Northern Illinois University College of Law Professor Morse Tan has announced publication of his new book titled “North Korea, International Law and the Dual Crises (A Narrative and Constructive Engagement)” by Routledge Press, the world’s leading academic publisher in the Humanities and Social Sciences. The book examines North Korea’s long history of human rights violations and the more recent developments in its military arsenal, including cyber-nuclear threats.
Tan, who is considered one of the world’s leading scholars on North Korea, offers readers a unique and insightful first-hand examination of one of the worst human rights situations in the world, reflecting upon the actions and inactions of North Korea with regard to international security and human rights. An interdisciplinary work exploring political, military, historical and legal aspects, the book delves into how the two issues of security and the human rights abuses in North Korea may be addressed together, and the legal framework applicable to North Korea.
Drawing on eyewitness accounts, including refugee and defector testimony, Tan offers a real-life story of North Korea that covers the pertinent law, and constructive approaches to its regime. Tan examines the specific objectives and actions of the North Korean government, and measures these according to international legal obligations such as applicable treaty law, jus cogens norms, and customary international law.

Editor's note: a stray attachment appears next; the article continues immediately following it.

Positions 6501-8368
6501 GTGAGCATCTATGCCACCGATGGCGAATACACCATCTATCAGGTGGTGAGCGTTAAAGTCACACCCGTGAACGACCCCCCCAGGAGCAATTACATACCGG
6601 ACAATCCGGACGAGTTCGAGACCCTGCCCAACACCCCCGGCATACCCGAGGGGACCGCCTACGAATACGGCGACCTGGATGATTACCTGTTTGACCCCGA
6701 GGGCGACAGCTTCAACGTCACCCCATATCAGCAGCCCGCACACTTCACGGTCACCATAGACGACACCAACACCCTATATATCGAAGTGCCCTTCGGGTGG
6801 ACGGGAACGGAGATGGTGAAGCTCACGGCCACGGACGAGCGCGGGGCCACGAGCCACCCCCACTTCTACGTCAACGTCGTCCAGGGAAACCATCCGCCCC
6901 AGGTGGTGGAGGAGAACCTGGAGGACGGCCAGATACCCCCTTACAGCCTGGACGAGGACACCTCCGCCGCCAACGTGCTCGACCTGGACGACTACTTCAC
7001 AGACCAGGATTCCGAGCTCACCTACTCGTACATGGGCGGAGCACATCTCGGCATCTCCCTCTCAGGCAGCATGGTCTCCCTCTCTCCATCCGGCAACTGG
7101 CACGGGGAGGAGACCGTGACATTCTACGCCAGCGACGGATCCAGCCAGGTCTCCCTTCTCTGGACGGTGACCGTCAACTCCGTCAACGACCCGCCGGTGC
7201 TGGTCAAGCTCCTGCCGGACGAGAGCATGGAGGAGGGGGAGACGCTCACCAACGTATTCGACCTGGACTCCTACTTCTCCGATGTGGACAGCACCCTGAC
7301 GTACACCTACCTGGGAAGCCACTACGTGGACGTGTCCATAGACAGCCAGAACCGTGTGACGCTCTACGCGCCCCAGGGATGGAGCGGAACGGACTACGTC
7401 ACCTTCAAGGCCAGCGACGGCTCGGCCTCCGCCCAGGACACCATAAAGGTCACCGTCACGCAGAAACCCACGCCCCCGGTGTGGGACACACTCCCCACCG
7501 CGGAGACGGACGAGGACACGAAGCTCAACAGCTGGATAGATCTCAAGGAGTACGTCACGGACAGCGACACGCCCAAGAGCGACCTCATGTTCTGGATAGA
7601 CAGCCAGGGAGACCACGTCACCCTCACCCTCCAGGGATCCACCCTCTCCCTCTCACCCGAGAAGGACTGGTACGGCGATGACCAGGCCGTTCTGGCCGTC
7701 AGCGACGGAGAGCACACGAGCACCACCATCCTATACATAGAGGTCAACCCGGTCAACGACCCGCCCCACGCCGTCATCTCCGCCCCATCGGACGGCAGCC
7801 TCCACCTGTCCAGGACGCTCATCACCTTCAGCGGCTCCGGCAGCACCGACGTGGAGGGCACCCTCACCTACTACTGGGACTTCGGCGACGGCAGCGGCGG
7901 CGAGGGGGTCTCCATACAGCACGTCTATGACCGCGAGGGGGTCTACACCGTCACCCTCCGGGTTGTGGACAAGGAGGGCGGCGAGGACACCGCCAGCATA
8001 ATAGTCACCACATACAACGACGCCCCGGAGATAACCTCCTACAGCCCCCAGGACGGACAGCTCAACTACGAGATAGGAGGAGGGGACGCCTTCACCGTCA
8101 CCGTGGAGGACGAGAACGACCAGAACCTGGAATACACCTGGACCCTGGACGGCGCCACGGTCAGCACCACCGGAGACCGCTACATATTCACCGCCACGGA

“Tan’s research is impressive, given the dearth, if not inaccessibility, of even basic information from such a hermetically closed system…his ability to marshal cogent facts and political insights…clearly establishes his credentials as a well-informed critic of an opaque and puzzling country”, says Professor James A.R. Nafziger, Thomas B. Stoel Professor of Law and Director of International Programs, Willamette University College of Law.
“Tan has written a thoroughly documented treatment of the North Korean situation in all of its many dimensions. It is an impressive and comprehensive scholarly book on the subject”, confirms Professor David Scheffer, Mayer Brown/Robert A. Helman Professor and Director of the Center for International Human Rights, Northwestern University School of Law, and the first U.S. Ambassador at Large for War Crimes Issues (1997-2001).
A Supreme Court Fellowship Finalist, Tan’s scholarship has been received by the United Nations Commission of Inquiry, the Prosecutor of the International Criminal Court, the South Korean Ambassador to the U.S. and the U.S. Assistant Secretary of State who led negotiations with North Korea. Tan has served as a peer reviewer for the Human Rights Journal and the International Negotiation Journal with published works in a number of law journals and periodicals.
At NIU College of Law, Tan teaches courses in International Law, International Criminal Law, International Human Rights, and a North Korean Seminar – as well as serving as Faculty Advisor for the school’s International Law Certificate Program.